Kashmir has its own speciality even in the month of Ramadan and the people serve and enjoy these special drinks and dishes throughout the holy month.
While on fast, Muslims avoid consuming food during the day, while at dusk, they indulge in extra-special, bountiful meals prepared during the day.
Behind all these feasts whether at a professional or an amateur level are chefs who despite fasting in a day prepare tasty foods for their customers.
This Ramadan, we catch up with some Kashmiri women chefs who delight their customers and family members with mouth-watering traditional dishes and desserts.
In this spiritual month, women start looking for inspirational Kashmir cuisine, special drinks and sweet dishes, so that their families can enjoy and bond over.
One among them is Sadiya Aslam, who prepares special cuisines for her family members.
Aslam who hails from Saida Kadal Srinagar has managed to beat the odds, mastering the food scene while sitting at her home.She has a menu for Ramadan month which includes ‘Khajoor ka Ladoo’ (Date balls) and other Ramadan cuisines.
She also prepares Mughlai and Kashmiri traditional cuisines, continental, desserts, sweets, vegetarian, and non-vegetarian dishes.
Aslam has plans to bring together the young and old to enjoy new and traditional dishes in the month of Ramadan.She wants to sell homemade special cuisines and drinks online.
“Traditional and Mughlai dishes are ‘must-have’ dishes during Ramadan. I mostly make homemade dishes and drinks. It is a time to relish all traditional and Mughlai dishes and forget all about the modern things,” she said.
Another chef, Iqra Aijaz sells her food products by receiving orders on Instagram and Facebook pages under the name of ‘Food Mania’.
Unlike Sadia and Iqra, Tasiya Tariq’s Iftar meals and the traditional Ramzan dinners are exquisite and elaborate.
This Ramadan, besides cooking Kashmiri Wazwan, Tariq who hails from Mominabad Srinagar, prepares a series of snacks, Babribyol (Basil seed drink), Kulfi, Phirni, Seviyan kheer, fruit chat, fruit custard, other beverages, deserts and cuisines.
She displays her cooking skills on a YouTube channel under the name of “Kashmir food Fusion."
" This Ramadan,I will be uploading the recipes of Kashmiri cuisine and sweet dishes,beverages, deserts including Kulfi on my YouTube channel. I want women to enjoy the rich flavours of Kashmir cuisine outside our state,” she said.
"I don't want to cater food to the people but I would like to show all the recipes on my YouTube channel. Kashmir Wazwan dishes stand unique and are rich flavoured. I show rich Kashmiri cuisine recipes to the world through YouTube,"she adds.
However, Khanyar girl Madiha Bashir explores new dishes and experiments with those in her kitchen and serves to her family.
“Ramadan is a month of very early mornings, very late nights, and random naps in between and when the time for eating comes,everyone wants something special and tasty” she says.
Bashir said that during a time when energy levels are low, many hands make light work, and putting together a wholesome, well-seasoned meal involves the whole family. “Cooking during Ramadan is always such a team effort but this time I have decided to cook for my family,” she says.
She said the food is part of Ramadan’s traditions. Family and friends gather to share and enjoy the meals that are served to them.
Kashmiris are avid food lovers and hence, here’s enlisting some delectable Ramadan foods which are not to be missed:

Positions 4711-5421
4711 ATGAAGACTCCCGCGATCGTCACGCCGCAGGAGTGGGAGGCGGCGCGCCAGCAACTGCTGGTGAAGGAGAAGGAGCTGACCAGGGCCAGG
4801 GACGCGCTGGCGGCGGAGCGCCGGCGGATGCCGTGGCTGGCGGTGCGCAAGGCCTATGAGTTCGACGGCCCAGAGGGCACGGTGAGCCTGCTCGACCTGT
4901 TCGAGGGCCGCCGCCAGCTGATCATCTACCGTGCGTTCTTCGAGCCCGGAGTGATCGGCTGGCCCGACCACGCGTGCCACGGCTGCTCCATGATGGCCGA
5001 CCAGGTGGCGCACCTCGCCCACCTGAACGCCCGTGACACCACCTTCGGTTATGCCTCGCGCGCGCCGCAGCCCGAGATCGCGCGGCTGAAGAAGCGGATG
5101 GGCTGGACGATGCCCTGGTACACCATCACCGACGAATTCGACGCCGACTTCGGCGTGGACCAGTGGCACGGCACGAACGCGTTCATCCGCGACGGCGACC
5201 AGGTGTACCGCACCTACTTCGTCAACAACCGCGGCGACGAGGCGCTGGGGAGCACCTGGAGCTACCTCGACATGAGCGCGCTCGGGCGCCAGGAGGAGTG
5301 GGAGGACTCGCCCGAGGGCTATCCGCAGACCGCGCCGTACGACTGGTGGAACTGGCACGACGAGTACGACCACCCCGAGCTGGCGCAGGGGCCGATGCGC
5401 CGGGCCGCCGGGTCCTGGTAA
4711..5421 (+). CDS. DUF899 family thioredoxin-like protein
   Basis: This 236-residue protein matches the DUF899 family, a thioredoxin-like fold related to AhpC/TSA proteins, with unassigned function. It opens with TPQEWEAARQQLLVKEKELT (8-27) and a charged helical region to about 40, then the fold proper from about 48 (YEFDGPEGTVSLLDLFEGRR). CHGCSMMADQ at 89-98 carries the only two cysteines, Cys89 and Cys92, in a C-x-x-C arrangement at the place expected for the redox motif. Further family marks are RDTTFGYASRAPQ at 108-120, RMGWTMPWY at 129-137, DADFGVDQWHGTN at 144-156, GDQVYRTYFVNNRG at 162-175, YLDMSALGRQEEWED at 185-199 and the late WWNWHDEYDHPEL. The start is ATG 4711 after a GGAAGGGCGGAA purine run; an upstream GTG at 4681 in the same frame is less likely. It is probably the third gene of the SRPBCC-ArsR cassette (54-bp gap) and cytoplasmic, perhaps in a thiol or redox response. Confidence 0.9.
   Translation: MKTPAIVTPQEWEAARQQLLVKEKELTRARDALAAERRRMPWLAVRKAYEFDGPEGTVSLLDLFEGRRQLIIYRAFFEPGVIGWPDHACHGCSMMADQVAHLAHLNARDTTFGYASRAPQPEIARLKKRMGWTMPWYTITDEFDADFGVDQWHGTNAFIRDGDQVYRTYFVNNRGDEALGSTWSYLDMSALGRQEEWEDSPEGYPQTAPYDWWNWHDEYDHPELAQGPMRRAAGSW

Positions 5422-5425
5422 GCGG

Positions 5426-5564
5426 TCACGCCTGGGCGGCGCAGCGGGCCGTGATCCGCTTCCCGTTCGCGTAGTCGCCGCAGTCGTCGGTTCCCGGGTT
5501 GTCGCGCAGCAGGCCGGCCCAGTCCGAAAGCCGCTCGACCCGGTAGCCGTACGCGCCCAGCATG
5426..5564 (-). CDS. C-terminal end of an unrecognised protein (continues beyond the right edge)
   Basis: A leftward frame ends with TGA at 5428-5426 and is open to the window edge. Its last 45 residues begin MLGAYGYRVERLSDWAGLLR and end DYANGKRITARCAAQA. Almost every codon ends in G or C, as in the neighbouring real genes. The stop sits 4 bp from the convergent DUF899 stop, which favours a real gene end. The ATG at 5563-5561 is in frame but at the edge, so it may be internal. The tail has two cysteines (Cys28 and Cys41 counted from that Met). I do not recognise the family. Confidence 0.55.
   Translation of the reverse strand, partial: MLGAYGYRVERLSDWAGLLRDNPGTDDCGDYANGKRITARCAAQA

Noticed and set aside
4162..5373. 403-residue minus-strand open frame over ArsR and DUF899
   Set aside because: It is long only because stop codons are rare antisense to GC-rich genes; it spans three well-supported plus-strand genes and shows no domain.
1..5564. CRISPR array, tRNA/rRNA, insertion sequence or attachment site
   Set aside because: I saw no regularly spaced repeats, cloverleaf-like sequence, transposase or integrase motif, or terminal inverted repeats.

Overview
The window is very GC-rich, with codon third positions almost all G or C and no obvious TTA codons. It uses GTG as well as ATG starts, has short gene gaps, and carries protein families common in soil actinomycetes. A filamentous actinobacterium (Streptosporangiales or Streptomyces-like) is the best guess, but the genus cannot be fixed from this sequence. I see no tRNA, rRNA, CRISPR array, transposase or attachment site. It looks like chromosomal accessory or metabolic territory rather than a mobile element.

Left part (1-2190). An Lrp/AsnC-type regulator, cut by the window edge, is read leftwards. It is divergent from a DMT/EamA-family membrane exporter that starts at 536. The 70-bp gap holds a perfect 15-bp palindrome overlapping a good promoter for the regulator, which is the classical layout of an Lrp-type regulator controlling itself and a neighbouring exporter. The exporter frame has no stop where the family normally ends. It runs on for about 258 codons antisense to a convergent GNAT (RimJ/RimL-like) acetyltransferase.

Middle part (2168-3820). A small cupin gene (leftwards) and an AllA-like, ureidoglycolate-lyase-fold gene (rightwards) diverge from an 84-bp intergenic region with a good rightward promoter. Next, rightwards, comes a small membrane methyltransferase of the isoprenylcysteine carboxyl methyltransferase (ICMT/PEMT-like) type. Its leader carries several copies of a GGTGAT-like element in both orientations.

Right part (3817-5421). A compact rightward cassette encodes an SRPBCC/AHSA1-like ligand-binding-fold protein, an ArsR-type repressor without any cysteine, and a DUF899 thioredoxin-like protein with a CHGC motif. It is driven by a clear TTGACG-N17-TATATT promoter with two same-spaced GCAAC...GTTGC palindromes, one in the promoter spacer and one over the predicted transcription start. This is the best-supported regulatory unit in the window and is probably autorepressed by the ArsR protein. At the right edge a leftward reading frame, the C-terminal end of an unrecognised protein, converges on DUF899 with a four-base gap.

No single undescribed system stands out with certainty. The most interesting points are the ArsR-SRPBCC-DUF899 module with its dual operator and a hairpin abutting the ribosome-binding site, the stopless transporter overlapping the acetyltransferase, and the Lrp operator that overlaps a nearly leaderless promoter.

Basil seeds, also known as “Babribyol” in Kashmiri. Basil seeds are black in color and are collected from sweet basil seeds. These fragrant seeds do not really have a distinct taste and can be added to a variety of dishes for a nutrition boost. They are great as a garnish for drinks and desserts. It is the perfect drink to consume while breaking fast.
This desert is prepared almost in every household of Kashmir during Ramadan. This dessert is made by boiling in milk, cooking in sugar syrup or with condensed milk, khoya or by simply frying in ghee and adding sugar. Seviya or vermicelli is loved not just by kids but by people of all age groups.
Though Phirni is made all over north India, adding Saffron to it makes it Kashmir specific. This sweet dish is prepared during Ramadan and is usually taken after Iftar meals. Kong Phirin is a creamy and light dessert that is a great way to finish off a heavy meal. The key to getting a rich and creamy texture is to set it in the traditional clay container because the clay absorbs any excess moisture, and gives you a thick and creamy Kong Phirin.
Home made, hot and flavory, Kashmiri pickles have an unmatched tangy flavor, that is a treat to one's taste buds after a long day of fasting.
Also known as Tragacanth Gum, the Kateer drink is loaded with health benefits. It regulates blood pressure and acts as a detox. Besides, it cools down your body like nothing else could. Kateer is the sap of the thorny shrub tragacanth, which is a thorny and low-growing shrub which is mostly found in the Middle East, Iraq, and Iran and even in Western Asia.
Happy times over a steaming cup of Noon chai are cherished by Kashmiris of all age groups. The traditional beverage is made with grains of gunpowder tea, milk and baking soda, and is the first choice of fasting persons (rozedars) during their ‘iftar (evening meal)’.
Sweet, tasty and loaded with nutritional benefits, dates are the highlight of all iftars. Who doesn't want to grab one! Markets in Kashmir are flooded with a wide variety of dates. From Ajwa to Kalima, Kashmiris like other muslims love to break fast by eating dates.
Rose sharbat or Rooh Afza, has found a special place in iftar meals for decades. Created in 1907 by Unani herbal doctor Hakim Abdul Majeed, this drink is widely consumed due to its refreshing properties and certain health benefits. After a whole day without food or water, it serves as a perfect drink to quench one’s thirst and get an instant hydration boost.